Authors are tired of getting the same questions at every interview. They’ve answered them a hundred times and will not be excited to answer them yet again. I can tell you exactly the questions writers get time and time again at every book reading and interview:
Where do you get your ideas?
What is your writing process like?
What advice do you have for writers?
And if you look for other lists of interview questions for authors, they are remarkable uninspired. Everyone basically lists the same 20 questions that writers always receive.
My list below of interview questions are fantastic, but if those 50 aren’t enough, I would suggest you go here to see examples of fantastic interviews, and maybe pick up a few more good questions:
Interview with Jeanne Leiby from Sam Armstrong on Vimeo.
I talked with Jeanne Leiby, editor of the Southern Review, about a weak-kneed and shaky-voiced solicitation of Philip Levine, Bret Lott’s aesthetic changes to the journal, a special issue about the circus, and cultivating the emerging writers of this generation.
Interviewer: John Matthew Fox
Videographer: Joel Champagne
Video Editor: James Roland
Glimmer Train offers a wonderful essay by Allison Amend in which she details the many hurdles she had to leap to publish her short story collection, “Things That Pass for Love,” now slated for publication by OV Books in October 2008. (It has a great cover image) It’s also a testament to the difficulty of publishing short story collections — Amend has an MFA from Iowa and has published in venues like Atlantic Monthly, One Story, StoryQuarterly, and Prairie Schooner. (via EWN)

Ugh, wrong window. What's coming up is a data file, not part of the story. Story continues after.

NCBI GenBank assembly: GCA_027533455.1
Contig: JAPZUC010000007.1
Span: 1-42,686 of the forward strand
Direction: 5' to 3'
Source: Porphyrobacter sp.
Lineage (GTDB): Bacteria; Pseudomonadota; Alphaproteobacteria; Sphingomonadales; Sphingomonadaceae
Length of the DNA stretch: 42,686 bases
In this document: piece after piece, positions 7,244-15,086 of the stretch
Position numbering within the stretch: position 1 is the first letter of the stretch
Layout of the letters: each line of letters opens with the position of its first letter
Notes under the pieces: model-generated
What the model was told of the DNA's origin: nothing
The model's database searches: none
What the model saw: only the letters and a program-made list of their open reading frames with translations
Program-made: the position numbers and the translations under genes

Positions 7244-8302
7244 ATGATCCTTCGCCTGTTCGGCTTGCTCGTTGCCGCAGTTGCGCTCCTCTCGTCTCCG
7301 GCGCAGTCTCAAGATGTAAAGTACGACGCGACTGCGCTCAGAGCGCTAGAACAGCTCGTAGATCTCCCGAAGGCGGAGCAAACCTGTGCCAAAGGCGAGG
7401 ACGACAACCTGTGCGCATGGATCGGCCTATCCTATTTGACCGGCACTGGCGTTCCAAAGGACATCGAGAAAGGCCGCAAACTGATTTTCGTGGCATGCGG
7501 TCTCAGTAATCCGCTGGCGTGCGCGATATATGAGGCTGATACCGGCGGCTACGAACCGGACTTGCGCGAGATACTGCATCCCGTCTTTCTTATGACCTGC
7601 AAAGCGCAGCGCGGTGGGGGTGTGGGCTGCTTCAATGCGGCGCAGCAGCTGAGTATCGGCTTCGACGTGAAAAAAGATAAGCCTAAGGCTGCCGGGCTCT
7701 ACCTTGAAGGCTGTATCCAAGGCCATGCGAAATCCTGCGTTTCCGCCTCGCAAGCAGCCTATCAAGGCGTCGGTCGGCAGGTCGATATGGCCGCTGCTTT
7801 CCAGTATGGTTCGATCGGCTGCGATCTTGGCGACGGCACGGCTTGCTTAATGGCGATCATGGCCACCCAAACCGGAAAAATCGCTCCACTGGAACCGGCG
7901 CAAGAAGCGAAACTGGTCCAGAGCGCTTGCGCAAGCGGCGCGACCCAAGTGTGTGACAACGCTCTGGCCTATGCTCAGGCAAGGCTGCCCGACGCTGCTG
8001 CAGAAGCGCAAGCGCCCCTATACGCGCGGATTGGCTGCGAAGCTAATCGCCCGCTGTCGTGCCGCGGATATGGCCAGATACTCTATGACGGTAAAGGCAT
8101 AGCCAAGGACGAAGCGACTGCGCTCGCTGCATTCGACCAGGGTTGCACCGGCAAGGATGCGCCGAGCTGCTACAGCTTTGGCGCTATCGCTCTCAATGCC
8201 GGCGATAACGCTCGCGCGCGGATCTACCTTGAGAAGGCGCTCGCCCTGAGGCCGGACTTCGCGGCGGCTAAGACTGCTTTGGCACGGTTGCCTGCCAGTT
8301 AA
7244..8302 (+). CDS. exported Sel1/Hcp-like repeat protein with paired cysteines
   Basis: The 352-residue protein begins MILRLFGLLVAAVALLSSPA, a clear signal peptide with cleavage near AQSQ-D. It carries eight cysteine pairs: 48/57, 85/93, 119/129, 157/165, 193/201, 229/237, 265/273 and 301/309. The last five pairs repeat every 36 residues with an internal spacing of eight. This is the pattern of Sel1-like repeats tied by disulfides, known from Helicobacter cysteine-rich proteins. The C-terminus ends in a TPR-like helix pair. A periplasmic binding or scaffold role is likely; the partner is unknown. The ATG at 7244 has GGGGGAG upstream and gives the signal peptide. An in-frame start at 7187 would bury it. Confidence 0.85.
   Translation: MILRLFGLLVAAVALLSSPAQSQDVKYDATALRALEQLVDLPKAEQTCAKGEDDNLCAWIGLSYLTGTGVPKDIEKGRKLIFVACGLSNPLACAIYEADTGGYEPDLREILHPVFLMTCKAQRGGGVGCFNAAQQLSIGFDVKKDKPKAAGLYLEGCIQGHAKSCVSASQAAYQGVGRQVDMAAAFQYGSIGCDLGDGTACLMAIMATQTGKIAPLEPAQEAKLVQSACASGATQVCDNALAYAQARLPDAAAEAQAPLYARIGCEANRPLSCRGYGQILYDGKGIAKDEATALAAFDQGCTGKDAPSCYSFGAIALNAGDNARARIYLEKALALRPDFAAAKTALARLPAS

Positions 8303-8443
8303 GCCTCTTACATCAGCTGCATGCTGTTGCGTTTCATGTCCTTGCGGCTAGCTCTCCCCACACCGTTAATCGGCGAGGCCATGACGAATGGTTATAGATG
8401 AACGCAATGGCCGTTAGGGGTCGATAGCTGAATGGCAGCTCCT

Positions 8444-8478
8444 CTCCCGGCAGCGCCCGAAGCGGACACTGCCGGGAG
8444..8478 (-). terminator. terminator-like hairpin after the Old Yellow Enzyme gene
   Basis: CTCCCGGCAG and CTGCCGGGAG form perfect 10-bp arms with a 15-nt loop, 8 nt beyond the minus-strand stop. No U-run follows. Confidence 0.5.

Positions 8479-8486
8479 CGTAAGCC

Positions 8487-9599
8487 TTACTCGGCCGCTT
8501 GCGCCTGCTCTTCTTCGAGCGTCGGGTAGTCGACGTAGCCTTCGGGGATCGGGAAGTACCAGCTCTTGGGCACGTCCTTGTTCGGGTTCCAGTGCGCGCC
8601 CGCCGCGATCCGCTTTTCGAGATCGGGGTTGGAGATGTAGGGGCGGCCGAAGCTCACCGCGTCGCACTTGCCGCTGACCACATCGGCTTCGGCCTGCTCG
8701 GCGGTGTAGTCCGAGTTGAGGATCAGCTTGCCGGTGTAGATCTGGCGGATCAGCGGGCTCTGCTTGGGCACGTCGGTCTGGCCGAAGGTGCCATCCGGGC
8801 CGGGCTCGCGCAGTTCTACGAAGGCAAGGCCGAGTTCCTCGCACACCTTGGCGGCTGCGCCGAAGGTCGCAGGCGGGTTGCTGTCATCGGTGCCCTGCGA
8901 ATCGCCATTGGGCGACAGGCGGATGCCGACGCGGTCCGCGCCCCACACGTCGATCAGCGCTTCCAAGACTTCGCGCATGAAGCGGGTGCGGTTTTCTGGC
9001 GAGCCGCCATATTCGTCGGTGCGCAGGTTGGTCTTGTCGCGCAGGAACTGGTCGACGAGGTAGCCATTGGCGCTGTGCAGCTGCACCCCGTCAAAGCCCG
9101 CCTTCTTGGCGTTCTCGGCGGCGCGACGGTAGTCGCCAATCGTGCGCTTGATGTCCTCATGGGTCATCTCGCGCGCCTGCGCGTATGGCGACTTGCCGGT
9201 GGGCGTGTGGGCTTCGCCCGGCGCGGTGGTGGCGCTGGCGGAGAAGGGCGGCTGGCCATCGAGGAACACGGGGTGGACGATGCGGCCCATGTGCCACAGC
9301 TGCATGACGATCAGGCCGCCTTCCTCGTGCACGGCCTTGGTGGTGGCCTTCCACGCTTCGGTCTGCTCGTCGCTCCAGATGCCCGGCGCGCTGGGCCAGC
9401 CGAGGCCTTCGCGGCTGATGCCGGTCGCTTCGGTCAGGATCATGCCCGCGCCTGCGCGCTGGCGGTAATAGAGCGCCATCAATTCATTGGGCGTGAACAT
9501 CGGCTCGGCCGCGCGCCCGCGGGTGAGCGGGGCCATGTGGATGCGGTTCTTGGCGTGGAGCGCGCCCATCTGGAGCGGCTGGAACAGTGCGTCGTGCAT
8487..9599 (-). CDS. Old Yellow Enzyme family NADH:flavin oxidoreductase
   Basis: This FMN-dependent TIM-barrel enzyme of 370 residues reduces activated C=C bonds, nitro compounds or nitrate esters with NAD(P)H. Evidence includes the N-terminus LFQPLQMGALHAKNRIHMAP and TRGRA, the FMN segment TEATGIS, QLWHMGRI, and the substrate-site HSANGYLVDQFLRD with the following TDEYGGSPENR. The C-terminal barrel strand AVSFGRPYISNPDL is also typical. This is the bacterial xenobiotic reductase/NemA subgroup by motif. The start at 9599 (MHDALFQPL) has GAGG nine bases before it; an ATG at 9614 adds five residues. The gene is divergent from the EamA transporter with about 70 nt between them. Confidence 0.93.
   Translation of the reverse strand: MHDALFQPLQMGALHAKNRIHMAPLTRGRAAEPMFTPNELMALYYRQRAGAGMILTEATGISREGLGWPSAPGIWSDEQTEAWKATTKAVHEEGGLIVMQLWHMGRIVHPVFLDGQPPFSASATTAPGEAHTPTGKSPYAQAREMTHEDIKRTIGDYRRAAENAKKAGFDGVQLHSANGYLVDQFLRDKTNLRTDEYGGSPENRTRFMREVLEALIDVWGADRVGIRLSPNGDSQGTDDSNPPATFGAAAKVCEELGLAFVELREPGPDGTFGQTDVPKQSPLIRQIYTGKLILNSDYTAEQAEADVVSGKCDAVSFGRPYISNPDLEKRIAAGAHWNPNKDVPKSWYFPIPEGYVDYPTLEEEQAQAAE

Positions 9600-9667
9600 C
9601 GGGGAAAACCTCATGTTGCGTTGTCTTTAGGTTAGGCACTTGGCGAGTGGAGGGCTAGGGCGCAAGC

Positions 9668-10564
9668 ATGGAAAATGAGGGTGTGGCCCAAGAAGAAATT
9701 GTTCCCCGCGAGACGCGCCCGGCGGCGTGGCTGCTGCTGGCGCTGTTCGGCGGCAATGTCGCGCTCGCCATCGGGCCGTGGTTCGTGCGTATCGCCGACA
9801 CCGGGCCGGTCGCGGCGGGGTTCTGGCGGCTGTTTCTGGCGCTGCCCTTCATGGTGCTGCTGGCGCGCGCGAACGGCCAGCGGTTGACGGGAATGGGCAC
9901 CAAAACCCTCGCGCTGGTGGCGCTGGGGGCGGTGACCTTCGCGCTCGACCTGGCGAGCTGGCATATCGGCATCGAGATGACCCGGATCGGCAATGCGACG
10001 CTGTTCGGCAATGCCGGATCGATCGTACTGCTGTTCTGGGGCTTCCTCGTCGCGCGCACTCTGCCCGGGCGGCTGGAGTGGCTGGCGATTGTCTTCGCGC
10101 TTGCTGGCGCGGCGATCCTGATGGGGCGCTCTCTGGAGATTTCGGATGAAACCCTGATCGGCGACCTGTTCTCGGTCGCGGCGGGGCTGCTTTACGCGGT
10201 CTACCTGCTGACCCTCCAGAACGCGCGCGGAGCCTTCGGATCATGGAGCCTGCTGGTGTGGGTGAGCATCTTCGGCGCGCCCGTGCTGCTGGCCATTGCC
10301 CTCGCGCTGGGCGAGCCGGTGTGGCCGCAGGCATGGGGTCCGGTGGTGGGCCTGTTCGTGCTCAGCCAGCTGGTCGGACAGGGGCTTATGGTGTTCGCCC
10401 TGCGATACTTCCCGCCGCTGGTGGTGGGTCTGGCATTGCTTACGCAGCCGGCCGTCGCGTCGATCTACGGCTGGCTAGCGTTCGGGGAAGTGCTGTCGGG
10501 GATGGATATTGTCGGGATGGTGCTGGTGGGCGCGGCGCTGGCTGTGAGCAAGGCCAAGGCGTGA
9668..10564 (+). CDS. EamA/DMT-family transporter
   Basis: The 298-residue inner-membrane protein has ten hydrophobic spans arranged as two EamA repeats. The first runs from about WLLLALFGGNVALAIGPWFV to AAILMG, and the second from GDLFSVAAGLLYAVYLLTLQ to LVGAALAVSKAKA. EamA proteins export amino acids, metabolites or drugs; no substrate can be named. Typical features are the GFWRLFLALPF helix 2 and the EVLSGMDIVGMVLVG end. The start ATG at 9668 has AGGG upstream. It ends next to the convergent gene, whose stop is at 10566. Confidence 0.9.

One of the last interviews we conducted at the LA Times Festival of Books was with Joe Hill, the son of Stephen King and an accomplished horror writer in his own right. Joe Hill and I talked about the difference between conceptual horror and horror of the act, as well as how the Vietnam and Iraq war have affected the horror genre.
Jess Row, recently named one of Granta‘s Best Young American Novelists, has written one collection of stories – The Train to Lo Wu – and is working on another, tentatively titled The Answer, that deals with religious fundamentalism in the aftermath of 9/11. We talked about how his fiction builds models of karmic processes, how cities can enlarge our sense of what it means to be human, and the literary and political state of Hong Kong.
Rattawut Lapcharoensap, born in Chicago but raised in Bangkok, was just named one of Granta’s Best Young American Novelists. Sightseeing, his collection of short stories, won the Asian American Literary Award and was shortlisted for the Guardian First Book Award. In our recent conversation, we discussed the best Thai writers, how tourism is a form of imperialism, and his novel in progress.
I recently interviewed author Tara Ison, who just published her second novel, The List. We talked about the experience of writing The List in comparison to A Child Out of Alcatraz (her first novel), her relationship to Los Angeles, and partying on the roof of the Holiday Inn.